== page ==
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Dustin Putman

Taken 3  (2015)
2 Stars
Directed by Olivier Megaton.
Cast: Liam Neeson, Maggie Grace, Forest Whitaker, Dougray Scott, Famke Janssen, Sam Spruell, Leland Orser, Jon Gries, Al Sapienza, Jonny Weston.
2015 – 109 minutes
Rated: Rated PG-13 (for violence and brief strong language).
Reviewed by Dustin Putman for, January 8, 2015.
"Taken 3" would aptly be subtitled "Liam Neeson Kicks Ass" if it wasn't such a foregone conclusion. This third and hopefully final series entry is more of the same in that Liam Neeson (2014's "Non-Stop") is, once again, beating up and outsmarting everyone who wants to take him down. The stakes are just as high this time—his family is in danger, and he has been framed for the murder of someone dear to him—while the screenplay by Luc Besson and Robert Mark Kamen gives 2012's "Taken 2" some hefty competition for sheer absurdity. It's mildly competent and mostly diverting, but the formula is getting stale, and it feels like everyone involved knows it.

A few years have passed since ex-CIA operative Bryan Mills (Liam Neeson), ex-wife Lenore (Famke Janssen), and daughter Kim (Maggie Grace) narrowly escaped kidnapping and torture in Istanbul, and even more since Bryan saved Kim from shady Paris sex traffickers. These unlucky souls have been through it all—except, that is, for actual death and being wrongfully set up for a homicide they didn't commit. Enter "Taken 3," wherein Bryan and an unhappily married Lenore have no sooner begun to rekindle their relationship when tragedy strikes close to home. With LAPD Sergeant Franck Dotzler (Forest Whitaker) and his ragtag officers closing in, wanted-man Bryan narrowly escapes and sets out to find the people behind this unthinkable crime. Also pulled into the high-stakes goings-on: college student Kim, still grappling with the discovery that she is pregnant, and Lenore's husband, Stuart (Dougray Scott), not exactly the most trustworthy of fellows.

The long-delayed "Taken" was a surprise sleeper hit when it finally opened stateside in January 2009, breeding an unintended but wildly lucrative franchise. The original was stronger on all levels than the disposable two that followed, but their existence has played a huge part in shooting respected veteran actor Liam Neeson into the stratosphere of action superstar while in his mid-fifties. His leading-man studio projects that followed "Taken" have been all over the map in quality—2012's thought-provoking adventure "The Grey" has arguably been the best, while 2010's "The A-Team," 2011's "Unknown," and 2014's "Non-Stop" have proven to be of a more standard ilk—but there is no denying how very good he is at playing the no-nonsense, cool-under-pressure hero who thinks nothing of saving the day and doing away with anyone who has wronged him.

In "Taken 3," helmed by returning director Olivier Megaton, Neeson's Bryan gets himself out of tight corners so easily it's a wonder there hasn't been some late-story revelation that he is a psychic superhero. In one scene, he instantly knows the blueprint of a stranger's garage and flees undetected via a secret tunnel hidden under floorboards. With cops swarming him around every turn, he manages to drop by the morgue undetected to take a hair sample from a deceased victim. Even when he is arrested, he still finds a way to break out of handcuffs and steal a police car. And, were that not enough, he survives a car accident that finds him plummeting off a cliff and down a steep ravine, only to walk away from a totaled car and ensuing explosion without so much as a scratch on him. If anyone can achieve the impossible, it's Neeson.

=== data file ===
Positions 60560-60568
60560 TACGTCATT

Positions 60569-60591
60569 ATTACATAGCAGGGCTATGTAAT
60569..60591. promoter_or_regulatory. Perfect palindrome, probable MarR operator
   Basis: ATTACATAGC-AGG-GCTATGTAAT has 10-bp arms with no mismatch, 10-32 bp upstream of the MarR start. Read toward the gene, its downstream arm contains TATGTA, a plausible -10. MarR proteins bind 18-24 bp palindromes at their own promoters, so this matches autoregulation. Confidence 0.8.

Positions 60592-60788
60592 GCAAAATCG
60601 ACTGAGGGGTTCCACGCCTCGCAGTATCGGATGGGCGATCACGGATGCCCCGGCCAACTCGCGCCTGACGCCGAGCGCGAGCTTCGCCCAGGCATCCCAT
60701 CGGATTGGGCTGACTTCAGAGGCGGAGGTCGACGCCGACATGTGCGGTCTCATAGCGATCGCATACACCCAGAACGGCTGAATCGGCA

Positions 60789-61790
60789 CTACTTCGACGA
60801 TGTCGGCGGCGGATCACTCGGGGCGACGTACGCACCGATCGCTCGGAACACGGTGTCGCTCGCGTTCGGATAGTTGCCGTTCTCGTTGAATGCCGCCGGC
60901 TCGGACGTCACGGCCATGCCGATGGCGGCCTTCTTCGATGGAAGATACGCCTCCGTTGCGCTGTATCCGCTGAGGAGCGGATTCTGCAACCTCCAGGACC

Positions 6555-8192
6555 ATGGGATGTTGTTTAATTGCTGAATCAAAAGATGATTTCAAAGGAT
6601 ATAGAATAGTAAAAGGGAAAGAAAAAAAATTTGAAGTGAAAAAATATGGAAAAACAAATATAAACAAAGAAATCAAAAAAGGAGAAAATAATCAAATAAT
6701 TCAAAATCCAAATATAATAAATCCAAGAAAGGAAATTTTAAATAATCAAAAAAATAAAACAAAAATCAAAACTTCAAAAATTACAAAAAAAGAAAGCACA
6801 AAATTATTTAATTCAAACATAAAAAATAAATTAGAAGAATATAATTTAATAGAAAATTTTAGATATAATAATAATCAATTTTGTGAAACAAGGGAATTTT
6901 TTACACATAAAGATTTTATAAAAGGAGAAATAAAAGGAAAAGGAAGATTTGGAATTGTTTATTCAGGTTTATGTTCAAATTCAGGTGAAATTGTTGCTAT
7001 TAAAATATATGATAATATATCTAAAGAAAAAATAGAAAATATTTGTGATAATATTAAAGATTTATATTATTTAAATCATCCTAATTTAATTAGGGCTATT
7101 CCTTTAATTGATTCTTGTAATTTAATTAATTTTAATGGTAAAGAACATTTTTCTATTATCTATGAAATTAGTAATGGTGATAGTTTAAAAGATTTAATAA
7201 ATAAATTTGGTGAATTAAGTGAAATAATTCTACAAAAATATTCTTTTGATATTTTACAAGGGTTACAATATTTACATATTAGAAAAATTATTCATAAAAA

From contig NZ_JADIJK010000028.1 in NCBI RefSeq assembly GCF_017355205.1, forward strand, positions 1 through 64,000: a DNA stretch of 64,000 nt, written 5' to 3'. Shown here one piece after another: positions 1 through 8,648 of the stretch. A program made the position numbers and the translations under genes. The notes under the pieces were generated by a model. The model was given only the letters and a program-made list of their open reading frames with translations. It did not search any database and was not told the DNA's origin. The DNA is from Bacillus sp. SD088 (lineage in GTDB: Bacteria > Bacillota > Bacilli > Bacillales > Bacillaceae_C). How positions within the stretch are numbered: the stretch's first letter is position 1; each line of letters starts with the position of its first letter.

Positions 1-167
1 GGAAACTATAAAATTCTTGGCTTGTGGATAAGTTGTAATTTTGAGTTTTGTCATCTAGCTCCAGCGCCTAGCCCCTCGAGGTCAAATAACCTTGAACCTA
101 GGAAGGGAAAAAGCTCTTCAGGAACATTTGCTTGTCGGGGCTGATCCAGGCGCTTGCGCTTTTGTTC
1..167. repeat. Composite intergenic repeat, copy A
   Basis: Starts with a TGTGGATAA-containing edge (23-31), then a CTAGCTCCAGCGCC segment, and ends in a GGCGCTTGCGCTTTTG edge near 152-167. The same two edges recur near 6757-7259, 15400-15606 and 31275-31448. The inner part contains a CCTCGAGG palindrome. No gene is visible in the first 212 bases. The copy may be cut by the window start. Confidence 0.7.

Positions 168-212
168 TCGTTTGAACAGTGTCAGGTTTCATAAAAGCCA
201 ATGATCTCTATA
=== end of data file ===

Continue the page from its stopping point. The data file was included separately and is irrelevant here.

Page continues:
"This is gonna end bad for you," an officer warns Bryan just before he speeds off in the law enforcer's car. If there is one thing "Taken 3" is sure of, it is that this rash, resourceful, unstoppable protagonist will serve up his own form of justice and save the day before the end credits roll. Liam Neeson and Maggie Grace (2012's "Lockout") are likable as Bryan and Kim, by now forming a tight-knit bond as onscreen father and daughter, and it is because of them that this cornball of a flick remains palatable even when the viewer has long since stopped caring about the hows and whys of the plot. Director Olivier Megaton exhibits spare streaks of style, as during the glittering, flare-heavy opening credits sequence scored to "Toes" by Glass Animals, but his attempts at orchestrating major chase set-pieces too frequently prove choppy at best and incoherent at worst. When all is said and done, Bryan and Kim have each other and, if studio 20th Century Fox will let them, a future free of rampaging thugs and assassins. These characters deserve a break, and so does this increasingly preposterous, threadbare series.
© 2015 by Dustin Putman
Dustin Putman

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